Summary: It can be tempting to think of Android as in a two-horse race with Apple. Our analysis shows that the current and future impact of Google's highly successful mobile ecosystem play is much more complex.
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Android, the Google-backed, Linux-based mobile operating system, has been an enormous hit. We predicted this, but we didn't predict the explosive growth that the platform has experienced in the past 12 months. Whichever metric you choose – shipments, ad-serving, traffic – has been growing exponentially. Google chairman Eric Schmidt said at Mobile World Congress 2011 that Android device activations were running at 300,000 daily, making it by far the fastest growing mobile platform, and that some 170 devices are now available from 27 vendors.
At the same time Android has been expanding horizontally, becoming a platform for tablets, media devices, connected-TV set top boxes, and even military applications.
Google clearly wants to extend its dominance of search-related advertising into the mobile market and Android is becoming a potent weapon with which to fend off potential challengers, such as Apple, Nokia and Facebook. Apple has demonstrated the value of integrated content/software/delivery systems and Google has rightly perceived the combination of iTunes, iAds, and the iOS devices as a major competitive threat. Moreover, Apple’s focus on apps, rather than web browsing, threatens to weaken the strategic position of Google’s search engine.
Rather than pursuing a “fast follower” strategy of trying to replicate the Apple system, though, Google opted for an “asymmetric insurgent” strategy of trying to disrupt it by spreading Android. Although, with the Nexus One, Google experimented with creating their own channels to market for Android devices, for the most part it has let Android off the leash, allowing all-comers to use it and customise it as they see fit.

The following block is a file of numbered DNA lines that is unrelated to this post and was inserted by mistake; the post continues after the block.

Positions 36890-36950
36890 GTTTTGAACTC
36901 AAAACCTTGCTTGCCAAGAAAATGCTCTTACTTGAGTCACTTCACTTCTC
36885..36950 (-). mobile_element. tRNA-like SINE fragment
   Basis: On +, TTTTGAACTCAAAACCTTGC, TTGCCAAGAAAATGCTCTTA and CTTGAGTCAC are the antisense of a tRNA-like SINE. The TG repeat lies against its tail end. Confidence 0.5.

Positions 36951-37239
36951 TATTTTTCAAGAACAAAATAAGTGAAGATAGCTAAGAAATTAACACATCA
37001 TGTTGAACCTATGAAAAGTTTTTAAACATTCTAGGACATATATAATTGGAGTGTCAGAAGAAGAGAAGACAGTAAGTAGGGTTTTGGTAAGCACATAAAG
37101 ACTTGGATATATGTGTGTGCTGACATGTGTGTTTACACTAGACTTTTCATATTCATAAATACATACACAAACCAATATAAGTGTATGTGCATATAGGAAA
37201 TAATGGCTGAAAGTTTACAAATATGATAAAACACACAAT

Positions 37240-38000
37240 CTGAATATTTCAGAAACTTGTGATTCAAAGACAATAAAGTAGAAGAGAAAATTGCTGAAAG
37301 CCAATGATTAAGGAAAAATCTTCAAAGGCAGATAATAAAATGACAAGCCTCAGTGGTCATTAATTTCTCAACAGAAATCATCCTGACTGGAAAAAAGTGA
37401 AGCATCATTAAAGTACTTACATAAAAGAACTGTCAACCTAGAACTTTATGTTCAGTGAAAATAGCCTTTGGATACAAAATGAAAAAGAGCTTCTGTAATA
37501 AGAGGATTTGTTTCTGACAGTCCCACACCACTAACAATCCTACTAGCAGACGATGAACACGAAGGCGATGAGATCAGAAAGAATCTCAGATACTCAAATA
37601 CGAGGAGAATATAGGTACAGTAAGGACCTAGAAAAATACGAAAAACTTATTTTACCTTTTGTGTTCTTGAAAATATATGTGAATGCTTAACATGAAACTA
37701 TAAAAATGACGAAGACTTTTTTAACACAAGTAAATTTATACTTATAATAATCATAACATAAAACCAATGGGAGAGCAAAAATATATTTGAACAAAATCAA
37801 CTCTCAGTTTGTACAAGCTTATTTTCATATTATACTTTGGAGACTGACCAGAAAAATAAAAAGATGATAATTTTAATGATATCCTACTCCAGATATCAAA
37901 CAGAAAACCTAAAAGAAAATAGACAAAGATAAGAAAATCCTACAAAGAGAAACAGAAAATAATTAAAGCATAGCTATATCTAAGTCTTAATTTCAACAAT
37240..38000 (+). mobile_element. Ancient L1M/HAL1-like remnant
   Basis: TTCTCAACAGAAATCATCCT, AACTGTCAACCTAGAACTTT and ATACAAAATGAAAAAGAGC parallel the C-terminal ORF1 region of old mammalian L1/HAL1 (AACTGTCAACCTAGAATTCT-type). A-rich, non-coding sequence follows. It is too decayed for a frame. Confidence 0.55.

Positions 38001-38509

One upshot – which we weren't expecting – is that it's ceased to be described as “Google Android”. At the outset, Android could have proven to be just another interesting Google project (one of those ‘submarines’ we described in our previous analysis), or else a strategic invasion of the carrier business model, with Google aiming to deliver an iPhone-clone that would be sold through their own channels.
Yet, despite the runaway success of Android, it’s arguable whether Google has even made a return on its investment in it yet.
Hence the question: why did Google do it? Our view is that Google has already reaped enormous strategic rewards - by making Android free, open-source and customizable, it has spread like a virus, contained Apple at the top end of the smartphone market, forced Nokia on to the back foot, and secured a foothold for Google in the mobile ecosystem. We also argue that it is still early days in their business plan, and that we expect Google to find more direct ways to monetise the platform they are building.
In the rest of this Executive Briefing, we examine the reason for Android’s success, its impact on the industry including Google, Google’s strategy with Android, and what telcos and others can learn from one of the first great ‘ecosystem plays’ of the mobile internet era.
This is obvious and less compelling now that several other royalty-free mobile solutions are available. But it wasn't so obvious at the time of launch.